One of the tactics used by gun control advocates is to attack the "slippery slope" argument. They'll often do this before anybody even mentions the slippery slope. In any discussion of gun laws outside the gunblogosphere, one of the first five or so comments will invariably say, in so many words, "You gun nuts have to calm down. Every time anybody tries to pass a reasonable gun law, you all think it's the first step in taking your guns away." Usually they'll be much ruder than that, but it's the sentiment.
Obviously, part of the problem with this anti-gun meme is that almost none of their anti-gun proposals are actually reasonable, and a pretty good case can be made that gun control is inherently unreasonable. But what about that slippery slope? Are they right to think we're paranoid when we constantly worry that stupid, petty harassing tactics like "closing the gun-show loophole" will lead to serious restrictions on our rights?
It's actually easy to find the answer to that question spelled out in real life: move here to New Jersey and try to buy a handgun. First, you'll have to make an appointment with your local police, to fill out paperwork and be fingerprinted. If you're very lucky, your local cops will respect your rights and make this as easy as they can (mine do the prints for free, and on a couple evenings a week). If you're not... Many PDs only do fingerprinting during one hour a week, charge a fee, and put that hour where it conflicts with most people's work schedule. Then you'll have to fill out a form, pay a fee, and fill out another form releasing your mental health records. Then you'll have to provide two non-family "character references" who'll swear that you're fit to own a gun, don't drink heavily, and don't have "an explosive temper".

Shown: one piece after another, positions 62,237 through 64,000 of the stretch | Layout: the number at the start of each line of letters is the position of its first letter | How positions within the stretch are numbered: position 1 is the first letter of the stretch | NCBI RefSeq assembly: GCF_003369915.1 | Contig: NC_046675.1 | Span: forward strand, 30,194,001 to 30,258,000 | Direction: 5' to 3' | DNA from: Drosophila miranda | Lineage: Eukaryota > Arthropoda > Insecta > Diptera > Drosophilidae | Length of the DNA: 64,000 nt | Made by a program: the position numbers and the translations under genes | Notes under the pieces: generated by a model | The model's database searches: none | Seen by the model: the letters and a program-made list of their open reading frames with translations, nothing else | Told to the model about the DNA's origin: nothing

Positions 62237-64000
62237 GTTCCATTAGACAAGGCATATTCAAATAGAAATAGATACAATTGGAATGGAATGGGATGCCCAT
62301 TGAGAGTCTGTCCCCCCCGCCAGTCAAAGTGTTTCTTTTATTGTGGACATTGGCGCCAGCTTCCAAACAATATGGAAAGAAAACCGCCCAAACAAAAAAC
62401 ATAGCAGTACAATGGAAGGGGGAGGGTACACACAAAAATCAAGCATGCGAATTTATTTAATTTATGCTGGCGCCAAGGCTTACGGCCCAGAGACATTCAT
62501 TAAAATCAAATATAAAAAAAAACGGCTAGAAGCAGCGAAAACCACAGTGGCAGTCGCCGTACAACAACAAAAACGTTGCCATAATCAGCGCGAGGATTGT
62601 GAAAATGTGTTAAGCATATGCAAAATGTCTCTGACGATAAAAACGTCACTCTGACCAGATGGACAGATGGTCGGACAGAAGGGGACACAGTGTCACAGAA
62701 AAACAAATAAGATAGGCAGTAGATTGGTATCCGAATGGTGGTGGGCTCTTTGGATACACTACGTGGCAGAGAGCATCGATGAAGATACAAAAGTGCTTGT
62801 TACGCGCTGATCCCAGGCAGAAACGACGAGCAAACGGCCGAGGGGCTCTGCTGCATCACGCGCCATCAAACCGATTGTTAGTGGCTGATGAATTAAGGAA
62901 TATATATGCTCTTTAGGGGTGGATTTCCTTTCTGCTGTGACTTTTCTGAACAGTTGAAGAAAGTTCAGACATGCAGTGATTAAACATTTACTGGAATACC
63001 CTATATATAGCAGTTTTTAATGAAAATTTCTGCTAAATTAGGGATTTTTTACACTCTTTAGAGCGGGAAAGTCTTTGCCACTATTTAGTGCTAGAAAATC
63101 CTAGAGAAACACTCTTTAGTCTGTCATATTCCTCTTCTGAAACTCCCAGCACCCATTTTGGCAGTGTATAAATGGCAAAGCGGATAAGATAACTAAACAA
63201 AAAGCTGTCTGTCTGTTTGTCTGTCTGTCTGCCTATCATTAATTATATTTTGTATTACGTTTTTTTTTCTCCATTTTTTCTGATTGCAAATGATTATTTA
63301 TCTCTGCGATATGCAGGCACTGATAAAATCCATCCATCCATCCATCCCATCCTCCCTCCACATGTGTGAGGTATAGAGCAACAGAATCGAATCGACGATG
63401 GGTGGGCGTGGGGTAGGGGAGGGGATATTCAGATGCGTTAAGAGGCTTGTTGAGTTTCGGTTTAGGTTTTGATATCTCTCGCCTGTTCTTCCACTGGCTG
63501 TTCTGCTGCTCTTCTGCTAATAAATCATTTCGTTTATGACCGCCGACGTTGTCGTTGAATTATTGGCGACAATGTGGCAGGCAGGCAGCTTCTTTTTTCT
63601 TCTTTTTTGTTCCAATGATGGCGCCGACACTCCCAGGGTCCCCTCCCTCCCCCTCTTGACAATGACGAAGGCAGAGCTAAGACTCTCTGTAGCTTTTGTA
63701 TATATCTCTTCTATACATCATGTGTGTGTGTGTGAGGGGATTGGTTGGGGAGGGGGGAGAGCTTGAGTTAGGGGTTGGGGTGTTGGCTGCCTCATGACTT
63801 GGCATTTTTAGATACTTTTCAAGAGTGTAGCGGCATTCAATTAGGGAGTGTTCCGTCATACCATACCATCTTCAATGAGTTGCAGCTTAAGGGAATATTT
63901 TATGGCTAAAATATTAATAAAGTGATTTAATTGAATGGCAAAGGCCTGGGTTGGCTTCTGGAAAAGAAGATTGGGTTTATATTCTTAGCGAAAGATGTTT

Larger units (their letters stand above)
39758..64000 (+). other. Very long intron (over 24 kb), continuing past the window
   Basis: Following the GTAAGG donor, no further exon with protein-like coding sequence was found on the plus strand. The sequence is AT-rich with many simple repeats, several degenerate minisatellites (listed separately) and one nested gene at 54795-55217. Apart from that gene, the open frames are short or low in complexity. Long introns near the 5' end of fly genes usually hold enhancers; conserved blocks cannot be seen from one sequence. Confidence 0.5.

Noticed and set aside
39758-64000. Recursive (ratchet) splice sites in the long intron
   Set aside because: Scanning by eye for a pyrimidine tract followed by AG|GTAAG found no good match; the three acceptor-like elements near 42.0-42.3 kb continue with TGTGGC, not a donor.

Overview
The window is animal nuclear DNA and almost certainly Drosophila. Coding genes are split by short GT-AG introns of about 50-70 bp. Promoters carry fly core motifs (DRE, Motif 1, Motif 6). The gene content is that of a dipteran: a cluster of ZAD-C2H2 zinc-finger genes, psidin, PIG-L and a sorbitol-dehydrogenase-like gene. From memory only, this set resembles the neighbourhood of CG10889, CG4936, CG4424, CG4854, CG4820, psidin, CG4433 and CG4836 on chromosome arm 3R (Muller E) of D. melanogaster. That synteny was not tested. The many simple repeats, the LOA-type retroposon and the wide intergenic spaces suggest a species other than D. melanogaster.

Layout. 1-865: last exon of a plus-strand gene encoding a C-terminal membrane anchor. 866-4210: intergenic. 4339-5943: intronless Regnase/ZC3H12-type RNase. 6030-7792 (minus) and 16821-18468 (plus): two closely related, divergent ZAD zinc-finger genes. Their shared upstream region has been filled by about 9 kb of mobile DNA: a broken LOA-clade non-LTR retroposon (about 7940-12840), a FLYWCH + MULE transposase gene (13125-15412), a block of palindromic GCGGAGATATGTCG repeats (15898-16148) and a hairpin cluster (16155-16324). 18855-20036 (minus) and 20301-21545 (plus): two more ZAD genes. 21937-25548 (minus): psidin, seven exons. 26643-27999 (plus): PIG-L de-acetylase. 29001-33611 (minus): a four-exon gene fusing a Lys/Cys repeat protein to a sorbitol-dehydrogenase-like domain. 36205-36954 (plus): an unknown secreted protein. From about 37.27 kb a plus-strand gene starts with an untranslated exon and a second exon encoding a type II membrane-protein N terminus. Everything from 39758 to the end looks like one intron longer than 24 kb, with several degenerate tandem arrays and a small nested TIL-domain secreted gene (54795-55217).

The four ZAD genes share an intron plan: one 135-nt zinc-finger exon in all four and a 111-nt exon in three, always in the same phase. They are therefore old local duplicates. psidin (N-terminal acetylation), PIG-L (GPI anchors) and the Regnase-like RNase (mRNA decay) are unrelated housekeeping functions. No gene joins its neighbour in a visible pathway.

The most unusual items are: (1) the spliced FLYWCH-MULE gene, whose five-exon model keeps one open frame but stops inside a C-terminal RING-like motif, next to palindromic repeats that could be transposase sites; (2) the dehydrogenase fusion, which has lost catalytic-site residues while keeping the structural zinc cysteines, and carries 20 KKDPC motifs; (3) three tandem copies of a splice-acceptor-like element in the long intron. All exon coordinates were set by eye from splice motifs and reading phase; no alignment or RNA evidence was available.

Then you wait. NJ state law explicitly states that the authorities have 30 days to investigate, and must then either issue your permit or give an explanation for a denial. This law is universally ignored, and NJ courts have ruled that any amount of delay is acceptable. Even in my gun-friendly town, I've never waited less than two months. In the "liberal" cities, waits of eight months to a year are common. During this time, the police will run a background check (no. 1) through the State Police, send their questionnaires to your character references and, most troublingly, send a third questionnaire to your employer. Not only does this tell a potentially anti-gun employer that you're purchasing a firearm (which could easily jeopardize your job in this state), but the process doesn't continue until all the forms are returned, giving your employer a de facto veto over your Second Amendment rights.
When this background check period is finally finished, you get a little unlaminated card that's just slightly too big to fit in a standard wallet slot. This card has to have your thumbprint on it, so that's another day off from work if your PD doesn't like the 2A.
So, you finally have your Firearms ID! Time to buy your gun!
Well, not yet. In addition to your FID, you need an individual pistol permit, in advance, for _each_ handgun you ever buy in the Garden State. That's another form, another fee, another round of questionnaires to your friends and employer, another background check (no. 2) and another wait of up to a year or beyond*. Once you finally get your FID and your triplicate carbon-copy pistol permit, you can finally go to a gun shop, lay down your money, and, hilariously, undergo the federally required instant background check that renders the entire foregoing process completely redundant.